Howard McCurdy, an American University professor with expertise in space policy who did not help author the report, said money has been a missing element in recent human spaceflight programs. “I’m glad they’re focusing on the financing,” he said. “NASA can’t do this within it’s current tax-financed discretionary budget profile, but that doesn’t mean it’s not another alternative — there are other alternatives.”

McCurdy offered the possibility of private-sector funding or participation, as well as international cooperation: “The big issue is the heavy-lift launch vehicle: who can do that cheaper?”

NASA’s human spaceflight program has in the last decade been at the whim of sharp policy shifts and funding constraints. The agency’s science programs at least have the continuity of decadal studies, with recommended priorities coming from the scientific community. In the absence of a clear path toward a long-term goal, NASA retired its space shuttle program in 2011 without an immediate successor. U.S. astronauts now rely on Russian rides to the International Space Station — a taxi service the private-sector is looking to take over. “A national consensus on the long-term future of human spaceflight beyond our commitment to the ISS remains elusive,” the report noted.

NASA itself appeared more sure of its human spaceflight future, welcoming the report as validation of the plan the agency said it has been implementing since 2010 — when the study was requested. “There is a consensus that our horizon goal should be a human mission to Mars and the stepping stone and pathways thrust of the NRC report complements NASA’s ongoing approach,” the agency said in a statement responding to the report. “NASA has made significant progress on many key elements that will be needed to reach Mars, and we continue on this path in collaboration with industry and other nations.”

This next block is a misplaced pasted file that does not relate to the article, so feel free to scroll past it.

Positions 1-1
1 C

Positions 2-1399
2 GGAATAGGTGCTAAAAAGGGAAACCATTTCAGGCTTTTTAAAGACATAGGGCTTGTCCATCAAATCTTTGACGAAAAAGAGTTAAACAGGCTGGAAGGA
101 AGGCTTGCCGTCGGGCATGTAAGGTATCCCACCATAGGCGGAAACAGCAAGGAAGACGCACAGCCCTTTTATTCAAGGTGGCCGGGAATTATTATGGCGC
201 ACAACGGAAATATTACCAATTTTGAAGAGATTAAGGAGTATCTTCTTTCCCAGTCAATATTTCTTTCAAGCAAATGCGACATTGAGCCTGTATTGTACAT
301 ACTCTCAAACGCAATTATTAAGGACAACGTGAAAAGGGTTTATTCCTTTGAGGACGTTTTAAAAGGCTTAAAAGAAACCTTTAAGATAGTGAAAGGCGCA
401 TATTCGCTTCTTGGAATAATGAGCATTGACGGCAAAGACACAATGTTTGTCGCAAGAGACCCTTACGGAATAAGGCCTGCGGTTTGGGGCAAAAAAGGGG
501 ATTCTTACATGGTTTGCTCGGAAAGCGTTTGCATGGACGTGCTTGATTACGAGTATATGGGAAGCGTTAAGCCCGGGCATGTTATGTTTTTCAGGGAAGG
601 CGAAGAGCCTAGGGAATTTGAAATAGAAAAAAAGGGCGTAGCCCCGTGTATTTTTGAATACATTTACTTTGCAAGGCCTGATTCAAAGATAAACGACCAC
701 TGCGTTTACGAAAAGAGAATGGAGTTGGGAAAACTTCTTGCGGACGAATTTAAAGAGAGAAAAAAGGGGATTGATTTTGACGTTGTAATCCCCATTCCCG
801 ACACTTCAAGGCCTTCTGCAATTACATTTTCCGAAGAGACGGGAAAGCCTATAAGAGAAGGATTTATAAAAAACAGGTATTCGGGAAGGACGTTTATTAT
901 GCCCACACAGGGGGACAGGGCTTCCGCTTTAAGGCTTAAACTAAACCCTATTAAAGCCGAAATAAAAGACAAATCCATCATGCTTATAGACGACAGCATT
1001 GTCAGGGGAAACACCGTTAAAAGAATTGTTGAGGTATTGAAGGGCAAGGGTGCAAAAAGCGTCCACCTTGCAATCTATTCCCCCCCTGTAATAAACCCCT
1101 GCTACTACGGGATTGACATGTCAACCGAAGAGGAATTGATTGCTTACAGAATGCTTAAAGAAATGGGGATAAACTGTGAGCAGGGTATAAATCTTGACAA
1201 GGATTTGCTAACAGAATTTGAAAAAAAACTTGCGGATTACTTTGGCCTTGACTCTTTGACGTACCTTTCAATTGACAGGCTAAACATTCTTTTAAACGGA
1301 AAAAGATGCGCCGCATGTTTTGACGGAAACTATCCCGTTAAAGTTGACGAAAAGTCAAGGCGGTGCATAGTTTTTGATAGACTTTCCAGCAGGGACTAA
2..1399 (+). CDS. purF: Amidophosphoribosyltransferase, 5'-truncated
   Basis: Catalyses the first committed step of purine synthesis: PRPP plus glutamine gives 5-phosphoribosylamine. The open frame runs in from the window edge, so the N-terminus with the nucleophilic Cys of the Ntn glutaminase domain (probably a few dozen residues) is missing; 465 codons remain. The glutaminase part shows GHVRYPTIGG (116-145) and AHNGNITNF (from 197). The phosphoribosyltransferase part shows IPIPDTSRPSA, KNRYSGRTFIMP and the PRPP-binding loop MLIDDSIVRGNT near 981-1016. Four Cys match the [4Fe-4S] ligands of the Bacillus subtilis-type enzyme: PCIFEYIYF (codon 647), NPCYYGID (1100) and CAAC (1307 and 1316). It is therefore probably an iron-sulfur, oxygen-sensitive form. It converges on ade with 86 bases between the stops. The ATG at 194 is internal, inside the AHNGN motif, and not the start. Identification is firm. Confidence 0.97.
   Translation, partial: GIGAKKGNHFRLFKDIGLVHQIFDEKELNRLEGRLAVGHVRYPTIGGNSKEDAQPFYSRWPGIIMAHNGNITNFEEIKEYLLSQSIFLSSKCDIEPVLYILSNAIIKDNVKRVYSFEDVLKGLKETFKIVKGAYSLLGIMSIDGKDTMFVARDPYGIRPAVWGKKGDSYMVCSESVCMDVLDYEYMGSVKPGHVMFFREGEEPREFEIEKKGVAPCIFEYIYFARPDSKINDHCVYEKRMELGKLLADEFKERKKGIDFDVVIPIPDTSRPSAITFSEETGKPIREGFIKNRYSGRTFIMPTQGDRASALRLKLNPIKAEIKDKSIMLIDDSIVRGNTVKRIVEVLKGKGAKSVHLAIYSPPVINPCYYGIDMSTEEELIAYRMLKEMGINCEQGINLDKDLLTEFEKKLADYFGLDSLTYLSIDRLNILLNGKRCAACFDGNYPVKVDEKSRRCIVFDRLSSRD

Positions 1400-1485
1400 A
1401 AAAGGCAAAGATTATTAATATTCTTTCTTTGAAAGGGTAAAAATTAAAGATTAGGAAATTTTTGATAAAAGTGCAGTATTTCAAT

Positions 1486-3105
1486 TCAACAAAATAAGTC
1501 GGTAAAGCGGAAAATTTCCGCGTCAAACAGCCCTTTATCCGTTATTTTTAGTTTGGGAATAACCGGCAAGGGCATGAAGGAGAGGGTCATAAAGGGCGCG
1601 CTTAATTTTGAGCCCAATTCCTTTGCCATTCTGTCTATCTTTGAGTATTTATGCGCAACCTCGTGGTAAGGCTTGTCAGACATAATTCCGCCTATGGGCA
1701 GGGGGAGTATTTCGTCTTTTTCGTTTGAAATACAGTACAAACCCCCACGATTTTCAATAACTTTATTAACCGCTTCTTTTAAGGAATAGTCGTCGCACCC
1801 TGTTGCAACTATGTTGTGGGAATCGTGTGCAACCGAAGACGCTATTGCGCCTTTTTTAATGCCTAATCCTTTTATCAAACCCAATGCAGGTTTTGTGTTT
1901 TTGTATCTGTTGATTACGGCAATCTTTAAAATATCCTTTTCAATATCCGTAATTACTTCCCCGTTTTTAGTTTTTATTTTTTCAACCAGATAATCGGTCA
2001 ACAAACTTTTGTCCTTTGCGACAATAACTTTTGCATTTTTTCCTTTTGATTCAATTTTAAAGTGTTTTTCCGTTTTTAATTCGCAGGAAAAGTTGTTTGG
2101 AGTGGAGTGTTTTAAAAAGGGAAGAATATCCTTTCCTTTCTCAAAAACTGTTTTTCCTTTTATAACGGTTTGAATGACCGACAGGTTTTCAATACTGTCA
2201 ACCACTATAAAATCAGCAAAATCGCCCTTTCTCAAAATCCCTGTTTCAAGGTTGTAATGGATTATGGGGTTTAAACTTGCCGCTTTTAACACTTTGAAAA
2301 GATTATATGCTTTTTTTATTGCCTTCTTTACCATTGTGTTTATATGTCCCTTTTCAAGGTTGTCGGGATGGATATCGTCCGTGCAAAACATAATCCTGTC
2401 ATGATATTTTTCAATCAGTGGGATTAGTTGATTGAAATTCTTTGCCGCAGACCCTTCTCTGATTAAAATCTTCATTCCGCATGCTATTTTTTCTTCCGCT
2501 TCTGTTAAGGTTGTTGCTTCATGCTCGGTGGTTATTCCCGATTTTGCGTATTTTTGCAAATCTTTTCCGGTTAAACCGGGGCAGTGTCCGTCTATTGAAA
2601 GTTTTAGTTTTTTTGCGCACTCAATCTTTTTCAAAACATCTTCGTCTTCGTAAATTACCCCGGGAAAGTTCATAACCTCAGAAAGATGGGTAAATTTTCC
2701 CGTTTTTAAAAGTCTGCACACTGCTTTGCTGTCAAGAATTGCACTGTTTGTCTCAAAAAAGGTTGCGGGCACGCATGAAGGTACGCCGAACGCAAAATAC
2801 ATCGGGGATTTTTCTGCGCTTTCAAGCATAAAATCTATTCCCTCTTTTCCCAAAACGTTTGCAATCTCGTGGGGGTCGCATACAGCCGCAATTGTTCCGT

The report was required by the 2010 NASA Authorization Act to review “the goals, core capabilities and direction of human spaceflight.” In addition to the usual lot of astrophysicists and engineers, the committee also sought perspectives from sociologists, historians and a scholar of African American studies on the rationale behind human space flight and the public good it might provide.

While NASA has been justifying space exploration for decades, the arguments that held in the early days aren’t necessarily relevant in 2014. Competition with the Soviet Union fueled the Apollo program, which put men on the moon in 1969. “The arguments that triggered the Apollo investments, national defense and prestige, seem to have especially limited public salience in today’s post-Cold War America,” the report said.

The committee considered a handful of other rationales, including practical benefits, such as the inspiration human spaceflight would provide U.S. students and the economic benefits of earthly applications of scientific advances.

Then there were the aspirational considerations about species survival and the human need to explore: “It is not possible to say whether off-Earth settlements could eventually be developed that would outlive human presence on Earth and lengthen the survival of our species. This is a question that can only be settled by pushing the human frontier in space,” the report said.